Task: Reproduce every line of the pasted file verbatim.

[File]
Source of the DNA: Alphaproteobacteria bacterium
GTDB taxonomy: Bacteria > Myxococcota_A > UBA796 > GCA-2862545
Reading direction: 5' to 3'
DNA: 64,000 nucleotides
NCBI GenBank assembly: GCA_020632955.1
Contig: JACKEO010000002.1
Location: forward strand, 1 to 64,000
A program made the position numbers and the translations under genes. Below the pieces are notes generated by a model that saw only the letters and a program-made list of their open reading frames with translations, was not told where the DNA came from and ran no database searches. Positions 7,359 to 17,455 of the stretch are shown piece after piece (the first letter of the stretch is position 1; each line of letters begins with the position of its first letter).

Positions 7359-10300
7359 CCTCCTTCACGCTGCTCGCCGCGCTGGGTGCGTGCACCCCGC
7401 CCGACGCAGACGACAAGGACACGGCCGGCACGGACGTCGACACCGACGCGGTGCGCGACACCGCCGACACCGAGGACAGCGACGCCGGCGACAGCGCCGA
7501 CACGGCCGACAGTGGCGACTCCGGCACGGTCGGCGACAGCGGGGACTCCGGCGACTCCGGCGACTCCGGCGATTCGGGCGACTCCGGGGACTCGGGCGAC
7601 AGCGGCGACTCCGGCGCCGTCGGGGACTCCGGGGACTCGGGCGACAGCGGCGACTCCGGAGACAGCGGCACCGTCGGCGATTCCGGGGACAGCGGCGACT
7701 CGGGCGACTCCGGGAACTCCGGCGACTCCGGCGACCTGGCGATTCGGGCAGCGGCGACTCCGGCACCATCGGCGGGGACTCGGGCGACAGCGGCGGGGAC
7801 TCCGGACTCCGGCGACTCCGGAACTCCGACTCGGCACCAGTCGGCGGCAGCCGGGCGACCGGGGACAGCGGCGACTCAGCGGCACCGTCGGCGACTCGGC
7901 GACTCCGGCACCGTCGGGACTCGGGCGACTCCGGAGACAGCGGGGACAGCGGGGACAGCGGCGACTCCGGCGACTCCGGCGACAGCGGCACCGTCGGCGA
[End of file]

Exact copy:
Source of the DNA: Alphaproteobacteria bacterium
GTDB taxonomy: Bacteria > Myxococcota_A > UBA796 > GCA-2862545
Reading direction: 5' to 3'
DNA: 64,000 nucleotides
NCBI GenBank assembly: GCA_020632955.1
Contig: JACKEO010000002.1
Location: forward strand, 1 to 64,000
A program made the position numbers and the translations under genes. Below the pieces are notes generated by a model that saw only the letters and a program-made list of their open reading frames with translations, was not told where the DNA came from and ran no database searches. Positions 7,359 to 17,455 of the stretch are shown piece after piece (the first letter of the stretch is position 1; each line of letters begins with the position of its first letter).

Positions 7359-10300
7359 CCTCCTTCACGCTGCTCGCCGCGCTGGGTGCGTGCACCCCGC
7401 CCGACGCAGACGACAAGGACACGGCCGGCACGGACGTCGACACCGACGCGGTGCGCGACACCGCCGACACCGAGGACAGCGACGCCGGCGACAGCGCCGA
7501 CACGGCCGACAGTGGCGACTCCGGCACGGTCGGCGACAGCGGGGACTCCGGCGACTCCGGCGACTCCGGCGATTCGGGCGACTCCGGGGACTCGGGCGAC
7601 AGCGGCGACTCCGGCGCCGTCGGGGACTCCGGGGACTCGGGCGACAGCGGCGACTCCGGAGACAGCGGCACCGTCGGCGATTCCGGGGACAGCGGCGACT
7701 CGGGCGACTCCGGGAACTCCGGCGACTCCGGCGACCTGGCGATTCGGGCAGCGGCGACTCCGGCACCATCGGCGGGGACTCGGGCGACAGCGGCGGGGAC
7801 TCCGGACTCCGGCGACTCCGGAACTCCGACTCGGCACCAGTCGGCGGCAGCCGGGCGACCGGGGACAGCGGCGACTCAGCGGCACCGTCGGCGACTCGGC
7901 GACTCCGGCACCGTCGGGACTCGGGCGACTCCGGAGACAGCGGGGACAGCGGGGACAGCGGCGACTCCGGCGACTCCGGCGACAGCGGCACCGTCGGCGA